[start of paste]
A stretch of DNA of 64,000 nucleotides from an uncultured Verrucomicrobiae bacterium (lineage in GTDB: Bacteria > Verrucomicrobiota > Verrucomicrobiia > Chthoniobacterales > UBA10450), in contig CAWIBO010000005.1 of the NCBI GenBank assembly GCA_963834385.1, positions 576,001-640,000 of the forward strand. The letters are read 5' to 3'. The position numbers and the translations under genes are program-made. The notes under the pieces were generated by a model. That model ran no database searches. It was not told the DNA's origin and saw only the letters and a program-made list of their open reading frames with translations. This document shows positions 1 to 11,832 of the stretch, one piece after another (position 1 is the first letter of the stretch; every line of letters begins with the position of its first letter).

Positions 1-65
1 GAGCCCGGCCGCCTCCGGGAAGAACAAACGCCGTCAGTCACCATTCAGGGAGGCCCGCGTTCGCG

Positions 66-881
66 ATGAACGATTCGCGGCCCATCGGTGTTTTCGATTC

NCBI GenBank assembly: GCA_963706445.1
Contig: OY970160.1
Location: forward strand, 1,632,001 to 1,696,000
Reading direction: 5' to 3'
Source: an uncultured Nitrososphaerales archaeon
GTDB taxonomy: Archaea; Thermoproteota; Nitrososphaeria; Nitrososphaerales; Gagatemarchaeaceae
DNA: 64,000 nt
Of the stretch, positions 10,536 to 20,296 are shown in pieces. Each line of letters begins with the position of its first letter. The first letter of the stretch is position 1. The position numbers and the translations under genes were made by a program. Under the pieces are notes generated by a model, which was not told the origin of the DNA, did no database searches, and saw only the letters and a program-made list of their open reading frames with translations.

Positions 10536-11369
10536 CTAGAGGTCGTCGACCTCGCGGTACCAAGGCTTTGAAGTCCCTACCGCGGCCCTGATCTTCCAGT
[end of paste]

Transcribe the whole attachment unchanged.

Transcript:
A stretch of DNA of 64,000 nucleotides from an uncultured Verrucomicrobiae bacterium (lineage in GTDB: Bacteria > Verrucomicrobiota > Verrucomicrobiia > Chthoniobacterales > UBA10450), in contig CAWIBO010000005.1 of the NCBI GenBank assembly GCA_963834385.1, positions 576,001-640,000 of the forward strand. The letters are read 5' to 3'. The position numbers and the translations under genes are program-made. The notes under the pieces were generated by a model. That model ran no database searches. It was not told the DNA's origin and saw only the letters and a program-made list of their open reading frames with translations. This document shows positions 1 to 11,832 of the stretch, one piece after another (position 1 is the first letter of the stretch; every line of letters begins with the position of its first letter).

Positions 1-65
1 GAGCCCGGCCGCCTCCGGGAAGAACAAACGCCGTCAGTCACCATTCAGGGAGGCCCGCGTTCGCG

Positions 66-881
66 ATGAACGATTCGCGGCCCATCGGTGTTTTCGATTC

NCBI GenBank assembly: GCA_963706445.1
Contig: OY970160.1
Location: forward strand, 1,632,001 to 1,696,000
Reading direction: 5' to 3'
Source: an uncultured Nitrososphaerales archaeon
GTDB taxonomy: Archaea; Thermoproteota; Nitrososphaeria; Nitrososphaerales; Gagatemarchaeaceae
DNA: 64,000 nt
Of the stretch, positions 10,536 to 20,296 are shown in pieces. Each line of letters begins with the position of its first letter. The first letter of the stretch is position 1. The position numbers and the translations under genes were made by a program. Under the pieces are notes generated by a model, which was not told the origin of the DNA, did no database searches, and saw only the letters and a program-made list of their open reading frames with translations.

Positions 10536-11369
10536 CTAGAGGTCGTCGACCTCGCGGTACCAAGGCTTTGAAGTCCCTACCGCGGCCCTGATCTTCCAGT